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Asymmetric Segregation of Polarized Antigen on B Cell Division Shapes Presentation Capacity

Science  27 Jan 2012:
Vol. 335, Issue 6067, pp. 475-479
DOI: 10.1126/science.1214100

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Abstract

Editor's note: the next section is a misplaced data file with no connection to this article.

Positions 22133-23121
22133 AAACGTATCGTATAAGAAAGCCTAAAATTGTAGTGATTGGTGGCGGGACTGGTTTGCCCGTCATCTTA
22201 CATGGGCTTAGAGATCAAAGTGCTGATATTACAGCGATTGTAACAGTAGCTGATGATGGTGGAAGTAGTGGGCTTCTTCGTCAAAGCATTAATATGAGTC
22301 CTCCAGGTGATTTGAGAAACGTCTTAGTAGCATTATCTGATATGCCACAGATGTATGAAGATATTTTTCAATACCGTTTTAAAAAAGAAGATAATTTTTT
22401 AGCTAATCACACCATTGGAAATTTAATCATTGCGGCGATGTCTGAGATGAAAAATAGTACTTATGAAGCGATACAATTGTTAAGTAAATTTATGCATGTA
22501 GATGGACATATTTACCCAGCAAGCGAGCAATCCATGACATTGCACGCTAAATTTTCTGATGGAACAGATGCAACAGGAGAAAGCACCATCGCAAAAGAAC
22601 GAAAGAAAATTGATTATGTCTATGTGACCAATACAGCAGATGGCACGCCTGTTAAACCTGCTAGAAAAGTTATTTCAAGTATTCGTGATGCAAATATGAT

During the activation of humoral immune responses, B cells acquire antigen for subsequent presentation to cognate T cells. Here we show that after mouse B cells accumulate antigen, it is maintained in a polarized distribution for extended periods in vivo. Using high-throughput imaging flow cytometry, we observed that this polarization is preserved during B cell division, promoting asymmetric antigen segregation among progeny. Antigen inheritance correlates with the ability of progeny to activate T cells: Daughter cells receiving larger antigen stores exhibit a prolonged capacity to present antigen, which renders them more effective in competing for T cell help. The generation of progeny with differential capacities for antigen presentation may have implications for somatic hypermutation and class switching during affinity maturation and as B cells commit to effector cell fates.

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